Jackson’s ambitious multi-use plan proposed to change land use classification of 18 parcels, currently identified as ranch and mixed use. Most of the crowd objected to the proposal. Many believed South32 was looming in the background.

Only two days later, the Planning and Zoning Commission (P&Z) met to hear Jackson’s proposal at the county complex. During his presentation to the Commission, Jackson referenced a meeting he was invited to several years ago with county leaders, school district officials, and “a major employer” he has so far declined to name. “I am in favor of this. It is a good idea, but it wasn’t my idea,” said Jackson to the Commission regarding the proposals before them.

When recently asked by the PRT about South32’s involvement with Andrew Jackson’s plan, Hermosa Project President Pat Risner said, “We’ve not been involved in those discussions at all. That’s between the County and Mr. Jackson.” On July 22, the Tucson Sentinel published a letter submitted by Risner who clarified, “We (South32) are not involved in the rezoning proposal and have no contractual relationship with the landowner proposing it.” Back pedaling?

Again, the crowd exceeded capacity at the P&Z meeting. Like many presentations by the county, there was little time for citizens to prepare and little time to speak. The meeting lasted over four hours, with many Rio Rico residents expressing concerns that the proposal to create an industrial area and change the land use classifications was moving too fast and should have entertained more community involvement. Many also commented on the lack of transparency, the effects of development on the fragile ecosystem, the risk of polluting the Santa Cruz River, loss of property values, negative impact on tourism, excessive traffic, water usage and shortages…and gee, what happens when the mine leaves? Only a few speakers supported the proposal.

The commission unanimously voted in favor of Jackson’s Comprehensive Plan Amendment. Citing confusion and failure to communicate, the Commission unanimously voted to table a Specific Zoning Plan to allow Frank Dillon, SCC Director of Community Planning, up to 60 days to bring the case back to the commission with additional clarification.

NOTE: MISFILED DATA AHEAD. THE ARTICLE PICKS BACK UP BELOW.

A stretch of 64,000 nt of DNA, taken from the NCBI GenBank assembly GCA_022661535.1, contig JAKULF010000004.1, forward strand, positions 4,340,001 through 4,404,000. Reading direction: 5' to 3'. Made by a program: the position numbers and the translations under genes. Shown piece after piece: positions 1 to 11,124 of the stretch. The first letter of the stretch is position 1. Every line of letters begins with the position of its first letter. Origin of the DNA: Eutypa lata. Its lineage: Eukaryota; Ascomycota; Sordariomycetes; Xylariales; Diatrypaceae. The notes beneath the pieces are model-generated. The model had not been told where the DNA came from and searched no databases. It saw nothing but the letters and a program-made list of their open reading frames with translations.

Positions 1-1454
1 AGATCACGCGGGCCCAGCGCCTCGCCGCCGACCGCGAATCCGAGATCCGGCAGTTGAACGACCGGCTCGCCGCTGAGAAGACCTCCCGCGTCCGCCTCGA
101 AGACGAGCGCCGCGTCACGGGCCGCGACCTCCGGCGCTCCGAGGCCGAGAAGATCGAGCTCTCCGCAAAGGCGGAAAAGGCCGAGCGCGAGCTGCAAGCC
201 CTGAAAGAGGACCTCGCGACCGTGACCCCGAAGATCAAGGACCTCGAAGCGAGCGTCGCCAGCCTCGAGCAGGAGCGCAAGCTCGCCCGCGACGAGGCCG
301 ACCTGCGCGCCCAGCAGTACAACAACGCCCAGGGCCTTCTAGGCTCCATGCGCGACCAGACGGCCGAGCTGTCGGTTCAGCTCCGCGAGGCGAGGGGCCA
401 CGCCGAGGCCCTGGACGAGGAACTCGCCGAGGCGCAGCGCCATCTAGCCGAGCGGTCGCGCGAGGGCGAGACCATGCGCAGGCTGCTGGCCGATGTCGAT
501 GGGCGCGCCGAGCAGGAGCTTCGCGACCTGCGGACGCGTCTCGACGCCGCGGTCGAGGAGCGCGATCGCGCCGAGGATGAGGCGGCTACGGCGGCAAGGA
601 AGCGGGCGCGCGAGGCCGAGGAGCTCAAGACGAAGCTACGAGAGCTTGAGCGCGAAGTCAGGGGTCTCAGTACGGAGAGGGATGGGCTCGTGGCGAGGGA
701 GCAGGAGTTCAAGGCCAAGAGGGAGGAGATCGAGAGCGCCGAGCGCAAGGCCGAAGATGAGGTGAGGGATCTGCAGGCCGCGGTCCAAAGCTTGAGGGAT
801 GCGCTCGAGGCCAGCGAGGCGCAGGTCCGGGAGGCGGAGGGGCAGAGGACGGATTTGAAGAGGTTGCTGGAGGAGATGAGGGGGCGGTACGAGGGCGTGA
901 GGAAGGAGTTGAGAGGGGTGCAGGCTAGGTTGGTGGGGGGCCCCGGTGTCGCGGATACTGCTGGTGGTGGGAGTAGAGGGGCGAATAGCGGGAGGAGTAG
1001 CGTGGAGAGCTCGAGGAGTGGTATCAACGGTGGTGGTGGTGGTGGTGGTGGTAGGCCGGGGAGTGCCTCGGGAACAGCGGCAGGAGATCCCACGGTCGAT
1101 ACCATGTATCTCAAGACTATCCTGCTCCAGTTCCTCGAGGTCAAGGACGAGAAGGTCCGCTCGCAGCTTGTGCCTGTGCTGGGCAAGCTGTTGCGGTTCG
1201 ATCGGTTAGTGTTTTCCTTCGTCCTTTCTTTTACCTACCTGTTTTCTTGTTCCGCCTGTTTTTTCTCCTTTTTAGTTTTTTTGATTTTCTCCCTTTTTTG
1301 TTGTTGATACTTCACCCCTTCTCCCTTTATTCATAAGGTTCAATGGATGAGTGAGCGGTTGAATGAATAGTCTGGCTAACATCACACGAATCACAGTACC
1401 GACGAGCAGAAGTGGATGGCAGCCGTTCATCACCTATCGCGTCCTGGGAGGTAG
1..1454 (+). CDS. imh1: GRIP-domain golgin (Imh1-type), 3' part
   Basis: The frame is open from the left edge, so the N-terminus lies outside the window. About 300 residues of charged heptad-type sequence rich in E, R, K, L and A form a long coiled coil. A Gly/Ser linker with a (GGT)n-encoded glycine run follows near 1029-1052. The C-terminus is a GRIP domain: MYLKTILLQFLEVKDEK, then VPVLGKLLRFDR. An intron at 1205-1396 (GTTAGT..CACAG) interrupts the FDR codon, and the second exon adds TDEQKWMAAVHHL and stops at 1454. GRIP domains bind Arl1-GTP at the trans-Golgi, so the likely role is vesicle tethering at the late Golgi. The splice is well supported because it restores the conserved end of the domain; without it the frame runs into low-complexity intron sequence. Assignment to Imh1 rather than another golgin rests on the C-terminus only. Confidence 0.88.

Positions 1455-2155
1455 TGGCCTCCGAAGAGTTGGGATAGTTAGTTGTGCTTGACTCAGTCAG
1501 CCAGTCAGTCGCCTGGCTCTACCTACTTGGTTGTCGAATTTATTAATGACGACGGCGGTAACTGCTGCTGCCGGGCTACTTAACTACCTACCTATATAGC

A July 8 story in the Arizona Daily Star quoted Supervisor Molera as saying, “If it’s going to be something that’s going to jeopardize our health and safety, I’m not going to want it…I will not allow our health and safety to be put in danger.” SCC County Manager Jesus Valdez was quoted in the same article as saying, “We won’t support any mining along the Santa Cruz River or near our residents.” Where was their concern for the environment and the communities when the County consistently ignored the concerns of residents from Patagonia and Sonoita?

On July 31, after weeks of criticism from outraged local residents, Jackson abruptly withdrew his proposal and the BOS’s August 15 public hearing was canceled. The west side of the county, where the majority of the county’s population resides, clearly has political leverage that we do not have here in eastern SCC. We can only hope that their influence will help the Supervisors finally sit up and pay some attention to the concerns of residents on our side of the Santa Ritas.